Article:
Wednesday, October 03, 2007

A Strange Question

I was speaking to another mother of a child with D today about Walk of Hope. I had invited her daughter to come out and walk as well as to be included in my Faces of Hope presentation. I didn't even ask for a donation because I knew they participated in a JDRF walk.

She said she had never heard of The Iacocca Foundation. I wasn't surprised. I'm sure plenty of people haven't. So, I gave her the whole spiel I usually do. It was founded by Lee Iacocca whose wife died at the age of 57 from complications brought on by Type 1 diabetes, and so on and so forth.

Then, she asked, "So does all of the money from The Iacocca Foundation go just to the children too?"

Huh?

I think I just stood there a second. I didn't really know what to say.

I said, "Well, it goes to research to find a cure for Type 1 diabetes."

Then she said, "I know that all of JDRF's money goes to the kids. And, the ADA usually gives their money to adults."

I said, "Well, the money given to The Iacocca Foundation goes to research to find a cure for kids and adults with Type 1 diabetes."

I didn't know what else to say. She said, "That's nice." And, that was the end of our conversation.

As I was walking to my car I was thinking, "All of the money goes to the kids? What does that mean?"

Then, I remembered a comment I had read on tudiabetes by someone (an adult with Type 1) who said she went to a local JDRF meeting and was told that it was just for the parents of kids with Type 1. She was saying that she didn't support JDRF because all they care about is the children with Type 1 and their parents. At the time I didn't think much of it.

But, now, I'm just befuddled. How can the money just go to kids? If they find a cure are they only going to let the kids have access to it? Do they think that once someone reaches adulthood their D just disappears? Do they think only kids develop Type 1?

I've never thought of Type 1 as a kid's disease. Kids grow up to be adults, adults with Type 1 diabetes. It would be great if they outgrew it, but they don't.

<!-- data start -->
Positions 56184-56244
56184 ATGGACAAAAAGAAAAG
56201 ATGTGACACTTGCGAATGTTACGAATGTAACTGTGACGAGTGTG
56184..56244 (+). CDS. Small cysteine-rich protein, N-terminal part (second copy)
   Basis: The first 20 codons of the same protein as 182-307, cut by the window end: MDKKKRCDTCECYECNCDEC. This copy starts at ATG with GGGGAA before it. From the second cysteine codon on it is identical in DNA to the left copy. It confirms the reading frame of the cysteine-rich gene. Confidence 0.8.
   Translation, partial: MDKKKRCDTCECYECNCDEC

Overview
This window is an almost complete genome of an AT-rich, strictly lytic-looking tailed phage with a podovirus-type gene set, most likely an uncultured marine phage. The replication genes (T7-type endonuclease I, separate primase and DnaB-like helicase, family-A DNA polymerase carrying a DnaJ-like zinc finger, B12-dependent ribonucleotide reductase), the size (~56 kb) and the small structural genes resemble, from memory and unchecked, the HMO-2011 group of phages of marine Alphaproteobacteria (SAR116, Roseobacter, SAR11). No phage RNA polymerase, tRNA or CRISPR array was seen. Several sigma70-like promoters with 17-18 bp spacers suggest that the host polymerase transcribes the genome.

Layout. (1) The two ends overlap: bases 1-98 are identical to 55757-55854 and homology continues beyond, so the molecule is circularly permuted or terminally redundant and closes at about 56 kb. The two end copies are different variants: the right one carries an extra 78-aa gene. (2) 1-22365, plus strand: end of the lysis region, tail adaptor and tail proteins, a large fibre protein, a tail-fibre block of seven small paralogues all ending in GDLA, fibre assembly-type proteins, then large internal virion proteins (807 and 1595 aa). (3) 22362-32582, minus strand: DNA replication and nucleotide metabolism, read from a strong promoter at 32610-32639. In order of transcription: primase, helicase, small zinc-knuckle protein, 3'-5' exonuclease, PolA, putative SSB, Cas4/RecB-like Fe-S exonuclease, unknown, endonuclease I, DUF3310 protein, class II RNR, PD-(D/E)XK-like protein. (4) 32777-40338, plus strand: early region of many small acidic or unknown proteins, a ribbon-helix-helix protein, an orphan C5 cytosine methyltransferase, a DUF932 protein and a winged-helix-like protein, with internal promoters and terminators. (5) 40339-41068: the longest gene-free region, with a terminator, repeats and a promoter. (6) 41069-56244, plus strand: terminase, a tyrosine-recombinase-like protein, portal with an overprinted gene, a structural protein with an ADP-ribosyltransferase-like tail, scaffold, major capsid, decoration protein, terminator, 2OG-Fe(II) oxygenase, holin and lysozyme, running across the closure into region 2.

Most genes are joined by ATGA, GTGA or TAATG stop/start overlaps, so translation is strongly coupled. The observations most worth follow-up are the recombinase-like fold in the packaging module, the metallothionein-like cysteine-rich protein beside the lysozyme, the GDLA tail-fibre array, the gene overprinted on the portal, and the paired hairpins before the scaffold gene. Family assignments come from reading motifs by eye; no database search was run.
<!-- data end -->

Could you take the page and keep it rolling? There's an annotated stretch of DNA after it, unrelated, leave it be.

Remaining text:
There is enough division between Type 1 and Type 2 diabetes. Do we really need to break Type 1 into sub-categories?

Sorry, the question just blew my mind. I'd love to hear other people's thoughts on what she said.

9 comments:

Nicole P said...

Take it from a professional fundraiser, Penny, in the world of raising money, "The money goes to the kids," resonates more than "The money helps to fund research around type 1 diabetes."

Once, when I was around 20, someone asked me "When will you outgrow your diabetes - adults don't have it do they?" This was before the days of lots of type 2 information being around - back then adults got "the sugar" but they didn't *HAVE* diabetes. Even now, as an adult with type 1, I often feel like the invisible part of this disease. Commercials feature children or 80 year olds, fundraising features smiling or frowning children's faces or a vast array of older adult faces - but no one to whom I can relate. No 34 year old, with a pump at her hip. No 30 year old with complications looming... Nothing that talks about the challeges and lives of - or that features the issues that - adults with type 1 in the diabetes community face. I think lots of people probably still think you can outgrow type 1 - or they just assume when you grow up it "turns into" type 2, or they assume that adults ONLY get type 2 to begin with - discounting the years that we've already spent living with the d.

Oi. It's a challenge - to be sure. But I think the faces of bloggers and people on diabetes networking sites is starting to change it.

Sara said...

I replied on tu diabetes - but I guess now they must be regretting calling it juvenile diabetes, huh? :)
That's why people like me diagnosed at age 21 are mis-treated as Type 2s before we go into DKA and they realize we are not producing any insulin - oops!

I agree though - a cute kid is going to raise a lot more money than I am :)

Shannon said...

I think she asked a strange question too.